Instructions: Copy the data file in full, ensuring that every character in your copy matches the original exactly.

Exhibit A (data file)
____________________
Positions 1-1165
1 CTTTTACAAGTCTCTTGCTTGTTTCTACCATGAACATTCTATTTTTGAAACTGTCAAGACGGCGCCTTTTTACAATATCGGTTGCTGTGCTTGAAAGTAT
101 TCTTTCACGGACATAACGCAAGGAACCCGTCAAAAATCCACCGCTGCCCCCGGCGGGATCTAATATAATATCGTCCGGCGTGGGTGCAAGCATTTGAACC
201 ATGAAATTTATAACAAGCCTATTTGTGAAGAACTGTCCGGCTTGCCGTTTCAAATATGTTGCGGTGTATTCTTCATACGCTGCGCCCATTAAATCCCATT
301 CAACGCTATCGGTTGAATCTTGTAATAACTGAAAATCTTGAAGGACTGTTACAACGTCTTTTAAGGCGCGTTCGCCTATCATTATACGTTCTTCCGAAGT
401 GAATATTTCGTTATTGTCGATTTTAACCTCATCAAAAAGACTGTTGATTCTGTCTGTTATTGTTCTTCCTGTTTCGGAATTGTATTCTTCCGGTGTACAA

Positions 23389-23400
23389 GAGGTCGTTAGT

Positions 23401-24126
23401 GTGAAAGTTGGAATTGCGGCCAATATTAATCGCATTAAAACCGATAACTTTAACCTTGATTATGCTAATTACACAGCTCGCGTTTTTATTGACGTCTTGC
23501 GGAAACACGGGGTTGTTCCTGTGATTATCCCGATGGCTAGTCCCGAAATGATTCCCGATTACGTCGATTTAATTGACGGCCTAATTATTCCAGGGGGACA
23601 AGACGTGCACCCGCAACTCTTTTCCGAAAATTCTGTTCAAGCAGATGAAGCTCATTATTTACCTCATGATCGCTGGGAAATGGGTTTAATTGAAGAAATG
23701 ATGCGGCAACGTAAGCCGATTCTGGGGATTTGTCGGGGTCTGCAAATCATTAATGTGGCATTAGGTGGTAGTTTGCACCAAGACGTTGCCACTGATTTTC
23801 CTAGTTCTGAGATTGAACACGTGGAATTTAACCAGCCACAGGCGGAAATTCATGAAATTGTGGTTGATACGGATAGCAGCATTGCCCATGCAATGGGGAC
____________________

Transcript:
Positions 1-1165
1 CTTTTACAAGTCTCTTGCTTGTTTCTACCATGAACATTCTATTTTTGAAACTGTCAAGACGGCGCCTTTTTACAATATCGGTTGCTGTGCTTGAAAGTAT
101 TCTTTCACGGACATAACGCAAGGAACCCGTCAAAAATCCACCGCTGCCCCCGGCGGGATCTAATATAATATCGTCCGGCGTGGGTGCAAGCATTTGAACC
201 ATGAAATTTATAACAAGCCTATTTGTGAAGAACTGTCCGGCTTGCCGTTTCAAATATGTTGCGGTGTATTCTTCATACGCTGCGCCCATTAAATCCCATT
301 CAACGCTATCGGTTGAATCTTGTAATAACTGAAAATCTTGAAGGACTGTTACAACGTCTTTTAAGGCGCGTTCGCCTATCATTATACGTTCTTCCGAAGT
401 GAATATTTCGTTATTGTCGATTTTAACCTCATCAAAAAGACTGTTGATTCTGTCTGTTATTGTTCTTCCTGTTTCGGAATTGTATTCTTCCGGTGTACAA

Positions 23389-23400
23389 GAGGTCGTTAGT

Positions 23401-24126
23401 GTGAAAGTTGGAATTGCGGCCAATATTAATCGCATTAAAACCGATAACTTTAACCTTGATTATGCTAATTACACAGCTCGCGTTTTTATTGACGTCTTGC
23501 GGAAACACGGGGTTGTTCCTGTGATTATCCCGATGGCTAGTCCCGAAATGATTCCCGATTACGTCGATTTAATTGACGGCCTAATTATTCCAGGGGGACA
23601 AGACGTGCACCCGCAACTCTTTTCCGAAAATTCTGTTCAAGCAGATGAAGCTCATTATTTACCTCATGATCGCTGGGAAATGGGTTTAATTGAAGAAATG
23701 ATGCGGCAACGTAAGCCGATTCTGGGGATTTGTCGGGGTCTGCAAATCATTAATGTGGCATTAGGTGGTAGTTTGCACCAAGACGTTGCCACTGATTTTC
23801 CTAGTTCTGAGATTGAACACGTGGAATTTAACCAGCCACAGGCGGAAATTCATGAAATTGTGGTTGATACGGATAGCAGCATTGCCCATGCAATGGGGAC